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Center Column Archives
Tue Mar 1 2005 Torture in Afghanistan
Read More | Taliban Country: Afghanistan 3 1/2 Years After the U.S. Invasion
2/17/2005 Evidence has emerged that "US forces in Afghanistan engaged in widespread Abu Ghraib-style abuse, taking 'trophy photographs' of detainees and carrying out rape and sexual humiliation" The UK's Guardian newspaper has obtained documents that "contain evidence that such abuses took place in the main detention centre at Bagram, near the capital Kabul, as well as at a smaller US installation near the southern city of Kandahar." Photographs taken in southern Afghanistan "show US soldiers from the 22nd Infantry Battalion posing in mock executions of blindfolded and bound detainees." In addition, several American soldiers are under investigation in the shooting deaths of two Afghan villagers outside a U.S. base in western Afghanistan. Witnesses and local officials said the on the afternoon of February 11th, two villagers were shot while they fled across a field. Two witnesses said in an interview that two American soldiers then approached one of the Afghans, who was wounded, and shot him dead at close range.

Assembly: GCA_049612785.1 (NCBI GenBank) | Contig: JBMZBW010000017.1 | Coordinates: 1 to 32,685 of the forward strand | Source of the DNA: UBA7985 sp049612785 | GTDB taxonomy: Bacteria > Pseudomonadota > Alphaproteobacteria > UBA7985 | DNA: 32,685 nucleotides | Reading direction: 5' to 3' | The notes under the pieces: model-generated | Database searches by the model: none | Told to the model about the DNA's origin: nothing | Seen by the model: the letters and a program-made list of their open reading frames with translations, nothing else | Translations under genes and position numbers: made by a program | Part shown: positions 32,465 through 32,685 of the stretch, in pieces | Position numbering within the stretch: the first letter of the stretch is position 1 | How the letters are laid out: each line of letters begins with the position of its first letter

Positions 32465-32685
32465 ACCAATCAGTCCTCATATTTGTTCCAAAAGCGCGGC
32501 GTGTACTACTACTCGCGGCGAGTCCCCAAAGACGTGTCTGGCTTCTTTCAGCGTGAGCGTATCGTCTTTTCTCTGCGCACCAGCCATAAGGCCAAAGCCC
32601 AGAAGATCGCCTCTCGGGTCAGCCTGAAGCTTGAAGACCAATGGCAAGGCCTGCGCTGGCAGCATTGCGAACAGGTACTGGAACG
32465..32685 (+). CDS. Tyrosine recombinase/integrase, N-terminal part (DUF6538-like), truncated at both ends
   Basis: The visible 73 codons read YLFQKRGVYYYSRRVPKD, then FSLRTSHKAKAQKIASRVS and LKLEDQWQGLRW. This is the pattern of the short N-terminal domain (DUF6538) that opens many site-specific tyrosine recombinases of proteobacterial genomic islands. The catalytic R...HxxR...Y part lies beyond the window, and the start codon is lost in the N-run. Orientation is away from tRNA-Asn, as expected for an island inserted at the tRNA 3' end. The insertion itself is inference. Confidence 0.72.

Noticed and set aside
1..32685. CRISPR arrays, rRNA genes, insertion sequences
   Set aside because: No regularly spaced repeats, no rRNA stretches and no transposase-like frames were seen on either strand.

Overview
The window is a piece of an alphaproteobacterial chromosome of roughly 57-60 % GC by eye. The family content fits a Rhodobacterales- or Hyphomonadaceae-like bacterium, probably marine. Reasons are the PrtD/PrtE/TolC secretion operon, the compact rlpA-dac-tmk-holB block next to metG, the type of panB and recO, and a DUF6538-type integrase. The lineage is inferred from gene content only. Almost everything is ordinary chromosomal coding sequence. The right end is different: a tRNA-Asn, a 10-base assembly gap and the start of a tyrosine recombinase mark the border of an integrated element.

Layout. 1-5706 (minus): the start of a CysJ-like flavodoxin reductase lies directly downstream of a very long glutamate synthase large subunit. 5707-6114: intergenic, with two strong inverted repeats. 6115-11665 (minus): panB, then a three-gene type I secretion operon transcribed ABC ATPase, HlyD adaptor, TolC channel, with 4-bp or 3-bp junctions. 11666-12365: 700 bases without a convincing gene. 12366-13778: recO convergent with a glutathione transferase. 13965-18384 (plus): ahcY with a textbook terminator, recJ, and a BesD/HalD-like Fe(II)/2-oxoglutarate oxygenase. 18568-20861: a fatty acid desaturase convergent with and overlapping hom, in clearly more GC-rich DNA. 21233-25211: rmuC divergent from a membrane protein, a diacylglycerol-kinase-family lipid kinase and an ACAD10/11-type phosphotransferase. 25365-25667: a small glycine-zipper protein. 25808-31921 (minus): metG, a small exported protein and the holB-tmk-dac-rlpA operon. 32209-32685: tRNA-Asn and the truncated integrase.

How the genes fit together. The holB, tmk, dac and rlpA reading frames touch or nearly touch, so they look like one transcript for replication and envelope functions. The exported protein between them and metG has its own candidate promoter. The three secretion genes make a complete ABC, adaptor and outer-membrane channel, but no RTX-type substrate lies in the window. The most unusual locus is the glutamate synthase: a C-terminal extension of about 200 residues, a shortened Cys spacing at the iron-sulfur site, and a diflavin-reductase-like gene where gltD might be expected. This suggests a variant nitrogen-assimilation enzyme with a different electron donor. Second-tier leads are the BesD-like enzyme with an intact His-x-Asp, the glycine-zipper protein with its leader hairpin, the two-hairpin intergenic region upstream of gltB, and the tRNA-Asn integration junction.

The US is also accused of spraying toxic chemicals on Afghan fields causing serious health problems for the population. Afghanistan has become the world's largest opium producer (producing 90% of the heroin sold in Britain) and its likely the spayings were part of a US attempt to destroy opium fields. WHile the US has denied carrying out such sprayings, “They are the ones with the planes,” said Abdul Ahmad who lost, together with his brother Abdullah, 200 animals from symptoms that suggested poisoning. Abdullah told an American daily that one night in early February he was watching over his animals when suddenly a plane flew overhead three time. In the morning, the animals “went mad, their eyes went blue and they could not eat,” said his brother Abdul Ahmad. “Water was coming from their mouths, they were trying to eat their droppings and they were shivering,” he added. The February 3 incident also left villagers, particularly children, complaining of fevers, skin rashes and bloody diarrhea.
UK attempt to eradicate Afghan opium fails | US Troops Slaughter Afghan villagers | Abu Ghraib-style abuse by the US in Afghanistan
Sat Oct 9 2004 Afghan election ends in controversy